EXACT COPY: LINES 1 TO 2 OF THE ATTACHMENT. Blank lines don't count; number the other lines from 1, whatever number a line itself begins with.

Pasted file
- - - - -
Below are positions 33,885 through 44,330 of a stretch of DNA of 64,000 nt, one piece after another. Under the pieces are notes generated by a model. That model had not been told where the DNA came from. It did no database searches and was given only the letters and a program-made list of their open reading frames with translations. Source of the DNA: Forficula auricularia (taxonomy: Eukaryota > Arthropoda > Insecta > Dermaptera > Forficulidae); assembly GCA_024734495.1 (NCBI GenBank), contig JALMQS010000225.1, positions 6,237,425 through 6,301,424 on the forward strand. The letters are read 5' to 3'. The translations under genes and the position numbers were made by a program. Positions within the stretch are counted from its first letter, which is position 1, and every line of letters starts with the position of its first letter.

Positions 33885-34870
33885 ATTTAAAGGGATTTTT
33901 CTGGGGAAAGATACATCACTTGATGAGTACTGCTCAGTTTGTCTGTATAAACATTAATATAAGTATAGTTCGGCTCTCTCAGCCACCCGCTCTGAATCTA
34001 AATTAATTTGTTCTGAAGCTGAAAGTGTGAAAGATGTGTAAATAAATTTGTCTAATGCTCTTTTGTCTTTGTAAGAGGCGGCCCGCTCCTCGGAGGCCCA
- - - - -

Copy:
Below are positions 33,885 through 44,330 of a stretch of DNA of 64,000 nt, one piece after another. Under the pieces are notes generated by a model. That model had not been told where the DNA came from. It did no database searches and was given only the letters and a program-made list of their open reading frames with translations. Source of the DNA: Forficula auricularia (taxonomy: Eukaryota > Arthropoda > Insecta > Dermaptera > Forficulidae); assembly GCA_024734495.1 (NCBI GenBank), contig JALMQS010000225.1, positions 6,237,425 through 6,301,424 on the forward strand. The letters are read 5' to 3'. The translations under genes and the position numbers were made by a program. Positions within the stretch are counted from its first letter, which is position 1, and every line of letters starts with the position of its first letter.

Positions 33885-34870